“Content marketing” – using material such as white papers, podcasts and videos to sell to customers – is the latest buzzword as companies try to grab market share in the recovering economy. One common refrain I keep hearing is that marketers should “think like an editor” in deciding what information to give to customers.
The only problem is that some of the very smart people giving this advice have no real idea what an editor does. For example, in a recent interview, CEO Brian Halligan of marketing software vendor HubSpot was quoted as saying:
“So what a newspaper editor would do is he is reading blogs and newspapers all day looking for ideas…so I would spend a reasonable amount of my day looking at my RSS reader looking at different blogs, looking at different articles and when I find something interesting I would promote it by Twitter or Facebook or a LinkedIn group so other people can collaborate around it.”
No real editor would last a week if all he or she did was troll the competition for interesting stories and throw them on the Web for other people to (hopefully) add value. Sure, real editors read “the other paper,” but mostly to beat up their own reporters about scoops they missed. They spend much more time talking to those reporters about what’s going on in their beats, looking for the next great story the competition hasn’t found yet.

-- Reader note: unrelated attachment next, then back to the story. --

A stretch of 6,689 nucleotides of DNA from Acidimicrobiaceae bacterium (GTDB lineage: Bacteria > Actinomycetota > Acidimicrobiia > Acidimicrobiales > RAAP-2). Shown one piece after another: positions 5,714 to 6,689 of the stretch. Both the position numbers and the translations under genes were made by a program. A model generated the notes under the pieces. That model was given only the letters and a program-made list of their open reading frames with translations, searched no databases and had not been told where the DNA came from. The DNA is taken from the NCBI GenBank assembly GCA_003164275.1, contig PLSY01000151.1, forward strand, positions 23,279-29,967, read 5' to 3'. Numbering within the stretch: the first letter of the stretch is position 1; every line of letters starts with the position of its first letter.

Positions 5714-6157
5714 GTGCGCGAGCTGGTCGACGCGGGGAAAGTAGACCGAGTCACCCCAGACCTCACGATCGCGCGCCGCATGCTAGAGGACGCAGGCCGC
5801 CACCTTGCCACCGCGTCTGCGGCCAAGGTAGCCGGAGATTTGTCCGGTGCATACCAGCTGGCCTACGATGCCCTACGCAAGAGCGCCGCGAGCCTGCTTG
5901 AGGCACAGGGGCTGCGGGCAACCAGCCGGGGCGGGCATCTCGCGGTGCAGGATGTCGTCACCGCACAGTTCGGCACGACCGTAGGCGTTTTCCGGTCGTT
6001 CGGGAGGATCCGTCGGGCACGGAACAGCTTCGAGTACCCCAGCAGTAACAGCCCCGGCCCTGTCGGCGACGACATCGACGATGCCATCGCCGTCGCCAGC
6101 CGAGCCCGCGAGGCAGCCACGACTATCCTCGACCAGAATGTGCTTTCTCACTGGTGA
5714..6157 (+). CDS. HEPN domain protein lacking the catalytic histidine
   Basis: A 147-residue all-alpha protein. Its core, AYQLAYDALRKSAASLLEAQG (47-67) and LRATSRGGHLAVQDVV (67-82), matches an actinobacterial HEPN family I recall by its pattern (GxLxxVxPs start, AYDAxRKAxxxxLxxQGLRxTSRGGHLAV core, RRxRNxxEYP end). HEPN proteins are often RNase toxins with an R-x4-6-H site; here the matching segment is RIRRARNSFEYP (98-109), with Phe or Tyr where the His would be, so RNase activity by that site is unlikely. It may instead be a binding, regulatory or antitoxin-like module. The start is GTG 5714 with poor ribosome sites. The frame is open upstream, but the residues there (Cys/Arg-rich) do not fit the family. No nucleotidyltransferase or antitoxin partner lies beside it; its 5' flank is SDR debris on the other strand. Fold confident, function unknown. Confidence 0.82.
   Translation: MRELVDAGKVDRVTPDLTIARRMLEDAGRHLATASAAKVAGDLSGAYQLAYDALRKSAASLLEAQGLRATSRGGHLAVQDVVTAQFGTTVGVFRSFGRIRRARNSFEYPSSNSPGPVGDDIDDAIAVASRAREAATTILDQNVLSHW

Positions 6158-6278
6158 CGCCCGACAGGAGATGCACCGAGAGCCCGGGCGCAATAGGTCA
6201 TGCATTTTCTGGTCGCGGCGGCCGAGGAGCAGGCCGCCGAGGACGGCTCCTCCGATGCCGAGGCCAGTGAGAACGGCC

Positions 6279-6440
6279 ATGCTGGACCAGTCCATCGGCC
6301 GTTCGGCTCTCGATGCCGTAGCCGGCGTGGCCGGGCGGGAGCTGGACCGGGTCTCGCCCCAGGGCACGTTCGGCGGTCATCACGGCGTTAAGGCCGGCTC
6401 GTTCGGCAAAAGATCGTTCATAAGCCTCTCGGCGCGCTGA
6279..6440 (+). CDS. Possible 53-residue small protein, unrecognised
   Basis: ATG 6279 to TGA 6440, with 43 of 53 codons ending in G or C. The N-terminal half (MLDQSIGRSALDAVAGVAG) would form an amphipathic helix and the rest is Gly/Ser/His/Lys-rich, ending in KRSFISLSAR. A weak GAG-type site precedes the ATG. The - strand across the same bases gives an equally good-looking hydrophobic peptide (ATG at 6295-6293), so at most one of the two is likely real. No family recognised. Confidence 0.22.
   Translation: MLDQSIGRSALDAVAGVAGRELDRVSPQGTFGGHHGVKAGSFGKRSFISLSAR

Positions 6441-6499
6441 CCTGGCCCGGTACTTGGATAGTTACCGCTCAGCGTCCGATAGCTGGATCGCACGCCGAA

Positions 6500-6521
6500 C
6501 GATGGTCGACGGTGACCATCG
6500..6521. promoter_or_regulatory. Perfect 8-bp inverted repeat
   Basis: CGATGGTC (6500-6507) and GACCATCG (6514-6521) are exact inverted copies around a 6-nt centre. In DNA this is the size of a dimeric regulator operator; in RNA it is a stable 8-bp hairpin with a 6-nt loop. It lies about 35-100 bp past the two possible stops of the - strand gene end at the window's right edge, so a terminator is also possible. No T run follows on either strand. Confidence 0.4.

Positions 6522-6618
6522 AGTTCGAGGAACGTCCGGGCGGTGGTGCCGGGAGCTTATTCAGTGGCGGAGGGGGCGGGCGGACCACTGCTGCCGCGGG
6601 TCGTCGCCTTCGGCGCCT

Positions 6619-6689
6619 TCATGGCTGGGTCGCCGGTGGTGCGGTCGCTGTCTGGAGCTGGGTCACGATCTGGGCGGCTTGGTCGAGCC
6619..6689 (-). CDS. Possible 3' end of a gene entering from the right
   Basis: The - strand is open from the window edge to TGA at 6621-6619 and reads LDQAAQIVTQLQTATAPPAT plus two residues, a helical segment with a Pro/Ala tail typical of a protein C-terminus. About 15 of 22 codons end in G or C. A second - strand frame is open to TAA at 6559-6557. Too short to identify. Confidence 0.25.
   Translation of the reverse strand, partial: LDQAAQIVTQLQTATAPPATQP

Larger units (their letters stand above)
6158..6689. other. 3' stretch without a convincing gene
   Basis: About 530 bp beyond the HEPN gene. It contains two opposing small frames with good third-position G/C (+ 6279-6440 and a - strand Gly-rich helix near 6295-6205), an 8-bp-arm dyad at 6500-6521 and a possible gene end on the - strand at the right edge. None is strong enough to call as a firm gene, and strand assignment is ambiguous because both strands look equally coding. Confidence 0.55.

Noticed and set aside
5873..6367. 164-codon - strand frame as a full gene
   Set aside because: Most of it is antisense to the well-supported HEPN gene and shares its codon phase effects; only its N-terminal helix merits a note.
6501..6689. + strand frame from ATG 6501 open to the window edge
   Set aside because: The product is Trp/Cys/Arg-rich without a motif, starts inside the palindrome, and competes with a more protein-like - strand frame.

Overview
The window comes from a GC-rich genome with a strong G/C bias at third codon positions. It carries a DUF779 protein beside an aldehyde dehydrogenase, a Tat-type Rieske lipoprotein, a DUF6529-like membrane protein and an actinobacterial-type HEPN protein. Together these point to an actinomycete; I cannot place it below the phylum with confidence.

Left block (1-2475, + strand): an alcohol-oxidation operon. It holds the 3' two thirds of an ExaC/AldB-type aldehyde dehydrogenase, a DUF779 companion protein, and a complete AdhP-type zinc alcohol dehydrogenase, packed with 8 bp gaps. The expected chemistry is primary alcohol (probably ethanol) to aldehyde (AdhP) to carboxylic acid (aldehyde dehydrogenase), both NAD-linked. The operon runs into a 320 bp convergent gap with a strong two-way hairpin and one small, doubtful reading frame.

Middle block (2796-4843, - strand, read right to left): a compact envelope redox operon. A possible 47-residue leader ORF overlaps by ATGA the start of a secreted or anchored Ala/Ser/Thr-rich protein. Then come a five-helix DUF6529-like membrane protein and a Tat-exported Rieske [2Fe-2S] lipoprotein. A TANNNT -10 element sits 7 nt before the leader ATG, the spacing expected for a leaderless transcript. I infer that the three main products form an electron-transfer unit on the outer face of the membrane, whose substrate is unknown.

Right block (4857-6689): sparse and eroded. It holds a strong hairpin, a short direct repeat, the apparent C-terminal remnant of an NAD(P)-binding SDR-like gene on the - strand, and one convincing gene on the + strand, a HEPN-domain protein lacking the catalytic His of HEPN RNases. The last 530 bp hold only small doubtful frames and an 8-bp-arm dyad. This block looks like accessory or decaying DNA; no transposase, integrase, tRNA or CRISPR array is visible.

As a marketer, your “reporters” are your developers, your salespeople and your product managers. Their “beats” are the technology they work with and the customers they talk to. As an editor you need to find out what they think is new and interesting, and help them turn those ideas and observations into content customers care about.
Yes, you need to redistribute good stuff from blogs, RSS feeds and Twitter to keep yourself visible. But to convince a customer to buy from you and not a competitor, it’s much more important to prove your value by saying something smart and original. That’s what real editors do.
- Two “Must-Haves” For Every Case Study - December 18, 2014
- Content Cookbook: Three-Step Campaign for Containers - December 9, 2014
- Should We Really “Think Like Publishers?” - November 25, 2014
- Is Our Content Turning Off Tech Buyers? - November 18, 2014
- Is “Transformation” Bad For Marketing? - November 11, 2014
- Content Cookbook #3: Selling DevOps - November 4, 2014
- Differentiating Local IT Service Shops - October 28, 2014
- Cloud Buyers Want New Benefits, Old Reliability - October 21, 2014
- Should Case Studies Leak Your “Secret Sauce?” - October 13, 2014
- Would You Trust Your Directory to the Cloud? - October 7, 2014
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